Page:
Russian President Vladimir Putin attends a session of the Russian Energy Week International Forum in Moscow on October 13, 2021.
Mikhail Metzel | AFP | Getty Images
China “does not need to use force” in order to achieve its desired “reunification” with Taiwan, Russian President Vladimir Putin said Wednesday.
Chinese President Xi Jinping last week vowed to realize his aim of bringing the democratically run island nation of 24 million people under Beijing’s control by peaceful means, following a week of simmering tensions in the region.
China sees Taiwan as a breakaway province, while Taiwan sees itself as separate from China, having ruled itself since splitting from the mainland in 1949 following a protracted civil war.
Taiwan’s President Tsai Ing-wen responded in a speech Sunday, announcing that her government would invest in bolstering its military capabilities in order to “demonstrate our determination to defend ourselves.”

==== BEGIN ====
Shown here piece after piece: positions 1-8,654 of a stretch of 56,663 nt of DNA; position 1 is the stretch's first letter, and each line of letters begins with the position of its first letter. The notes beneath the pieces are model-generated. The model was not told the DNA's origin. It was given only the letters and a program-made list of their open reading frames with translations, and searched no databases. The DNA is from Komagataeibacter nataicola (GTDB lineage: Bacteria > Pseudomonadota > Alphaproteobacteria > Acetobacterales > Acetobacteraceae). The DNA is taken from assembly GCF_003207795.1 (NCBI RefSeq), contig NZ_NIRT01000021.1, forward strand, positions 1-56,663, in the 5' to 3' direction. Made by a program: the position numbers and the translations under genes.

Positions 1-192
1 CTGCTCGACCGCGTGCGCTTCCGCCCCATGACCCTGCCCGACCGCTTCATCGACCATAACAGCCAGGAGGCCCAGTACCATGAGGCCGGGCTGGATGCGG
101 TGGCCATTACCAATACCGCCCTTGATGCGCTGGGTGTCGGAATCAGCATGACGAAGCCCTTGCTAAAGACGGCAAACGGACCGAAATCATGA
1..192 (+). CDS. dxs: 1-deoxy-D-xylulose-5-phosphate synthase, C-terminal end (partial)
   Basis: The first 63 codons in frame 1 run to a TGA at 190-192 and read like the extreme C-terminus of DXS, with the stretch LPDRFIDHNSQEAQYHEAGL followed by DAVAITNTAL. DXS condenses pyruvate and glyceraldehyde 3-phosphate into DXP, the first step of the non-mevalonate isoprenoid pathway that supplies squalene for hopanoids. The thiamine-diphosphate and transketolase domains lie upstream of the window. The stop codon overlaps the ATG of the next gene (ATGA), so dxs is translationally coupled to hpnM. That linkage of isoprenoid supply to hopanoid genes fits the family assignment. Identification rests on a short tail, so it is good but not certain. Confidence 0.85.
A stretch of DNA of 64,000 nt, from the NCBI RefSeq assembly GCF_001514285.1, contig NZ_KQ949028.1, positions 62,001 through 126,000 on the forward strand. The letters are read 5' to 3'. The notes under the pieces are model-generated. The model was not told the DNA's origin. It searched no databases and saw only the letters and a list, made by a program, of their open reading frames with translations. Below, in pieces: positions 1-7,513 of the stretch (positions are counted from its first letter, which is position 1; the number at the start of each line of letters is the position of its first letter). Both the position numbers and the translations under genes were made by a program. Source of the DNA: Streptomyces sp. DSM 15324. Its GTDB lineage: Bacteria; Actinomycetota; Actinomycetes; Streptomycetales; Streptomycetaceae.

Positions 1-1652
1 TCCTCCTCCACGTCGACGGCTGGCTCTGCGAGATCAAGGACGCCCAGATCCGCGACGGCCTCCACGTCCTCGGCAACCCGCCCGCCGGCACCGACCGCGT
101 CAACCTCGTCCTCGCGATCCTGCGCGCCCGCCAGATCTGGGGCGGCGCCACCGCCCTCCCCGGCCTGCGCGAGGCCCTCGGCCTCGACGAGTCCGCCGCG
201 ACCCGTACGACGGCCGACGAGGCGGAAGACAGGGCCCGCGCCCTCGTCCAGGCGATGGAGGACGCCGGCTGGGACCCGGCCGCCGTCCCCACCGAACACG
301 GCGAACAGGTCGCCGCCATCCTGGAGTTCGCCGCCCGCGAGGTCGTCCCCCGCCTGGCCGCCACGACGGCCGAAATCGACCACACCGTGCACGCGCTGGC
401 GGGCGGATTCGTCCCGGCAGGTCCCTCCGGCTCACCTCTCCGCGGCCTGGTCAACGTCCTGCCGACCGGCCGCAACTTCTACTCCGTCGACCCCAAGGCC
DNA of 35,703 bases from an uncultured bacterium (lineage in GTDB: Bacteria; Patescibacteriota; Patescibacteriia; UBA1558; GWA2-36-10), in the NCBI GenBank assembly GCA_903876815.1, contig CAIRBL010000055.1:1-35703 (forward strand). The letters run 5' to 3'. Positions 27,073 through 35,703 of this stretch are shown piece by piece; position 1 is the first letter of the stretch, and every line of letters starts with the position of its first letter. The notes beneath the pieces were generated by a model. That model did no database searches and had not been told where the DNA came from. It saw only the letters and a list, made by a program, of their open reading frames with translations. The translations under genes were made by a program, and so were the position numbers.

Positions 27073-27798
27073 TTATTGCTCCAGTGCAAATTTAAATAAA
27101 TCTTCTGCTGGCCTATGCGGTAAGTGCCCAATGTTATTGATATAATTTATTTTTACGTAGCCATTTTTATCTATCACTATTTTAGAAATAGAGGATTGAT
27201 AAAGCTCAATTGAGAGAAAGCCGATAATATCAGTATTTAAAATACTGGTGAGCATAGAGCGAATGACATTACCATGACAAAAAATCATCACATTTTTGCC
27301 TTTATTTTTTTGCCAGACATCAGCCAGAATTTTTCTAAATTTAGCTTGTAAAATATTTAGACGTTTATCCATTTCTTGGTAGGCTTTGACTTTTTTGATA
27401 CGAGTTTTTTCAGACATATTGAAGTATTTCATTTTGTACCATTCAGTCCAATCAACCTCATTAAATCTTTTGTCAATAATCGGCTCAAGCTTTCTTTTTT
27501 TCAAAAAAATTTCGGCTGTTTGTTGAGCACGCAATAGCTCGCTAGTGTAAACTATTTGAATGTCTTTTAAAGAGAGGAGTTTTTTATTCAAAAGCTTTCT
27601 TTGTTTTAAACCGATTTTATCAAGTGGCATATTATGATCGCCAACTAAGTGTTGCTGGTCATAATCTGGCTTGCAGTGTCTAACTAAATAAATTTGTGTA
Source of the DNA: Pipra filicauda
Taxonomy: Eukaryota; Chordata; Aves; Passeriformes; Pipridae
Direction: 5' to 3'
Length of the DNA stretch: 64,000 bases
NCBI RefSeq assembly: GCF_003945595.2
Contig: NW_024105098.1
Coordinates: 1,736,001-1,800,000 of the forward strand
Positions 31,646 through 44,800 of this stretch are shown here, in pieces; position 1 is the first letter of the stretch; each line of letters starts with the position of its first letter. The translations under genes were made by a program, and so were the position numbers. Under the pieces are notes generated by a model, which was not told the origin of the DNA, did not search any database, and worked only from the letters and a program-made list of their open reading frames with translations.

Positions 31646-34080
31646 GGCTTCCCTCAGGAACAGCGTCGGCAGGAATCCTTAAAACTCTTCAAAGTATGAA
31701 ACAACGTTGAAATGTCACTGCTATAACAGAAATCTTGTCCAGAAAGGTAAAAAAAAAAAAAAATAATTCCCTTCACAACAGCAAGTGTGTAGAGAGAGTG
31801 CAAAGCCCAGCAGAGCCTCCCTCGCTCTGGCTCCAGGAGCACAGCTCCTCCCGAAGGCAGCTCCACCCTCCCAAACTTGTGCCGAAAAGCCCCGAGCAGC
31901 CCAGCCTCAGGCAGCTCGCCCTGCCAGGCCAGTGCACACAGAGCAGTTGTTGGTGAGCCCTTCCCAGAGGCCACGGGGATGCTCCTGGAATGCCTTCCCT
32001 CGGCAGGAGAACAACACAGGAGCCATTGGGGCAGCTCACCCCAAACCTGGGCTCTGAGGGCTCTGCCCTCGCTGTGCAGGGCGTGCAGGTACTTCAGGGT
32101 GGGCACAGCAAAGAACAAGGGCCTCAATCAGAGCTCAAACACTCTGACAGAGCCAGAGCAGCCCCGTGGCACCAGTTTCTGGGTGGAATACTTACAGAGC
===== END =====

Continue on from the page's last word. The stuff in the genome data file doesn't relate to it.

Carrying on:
Speaking to CNBC’s Hadley Gamble at the Russian Energy Week conference in Moscow Wednesday, Putin pointed to Xi’s comments suggesting the possibility of a peaceful unification, and China’s “philosophy of statehood,” to suggest that there is no threat of military confrontation.
“I think China does not need to use force. China is a huge powerful economy, and in terms of purchasing parity, China is the economy number one in the world ahead of the United States now,” the Russian president said, according to a translation.
“By increasing this economic potential, China is capable of implementing its national objectives. I do not see any threats.”
Putin also addressed tense relations over the South China Sea, where Russia has tried to maintain a neutral stance toward China’s long-standing and internationally repudiated claim to vast swathes of nearby waters.
“As for the South China Sea, yes, there are some conflicting and contradictory interests but the position of Russia is based on the fact that we need to provide an opportunity for all countries in the region, without interference from the non-regional powers, to have a proper conversation based on the fundamental norms of international law,” he said.
“It should be a process of negotiations, that’s how we should resolve any arguments, and I believe there is a potential for that, but it has not been fully used so far.”
Clarification: This article has been updated to more accurately reflect that Taiwan sees itself as separate from China, having been in self-rule since the split from the mainland in 1949.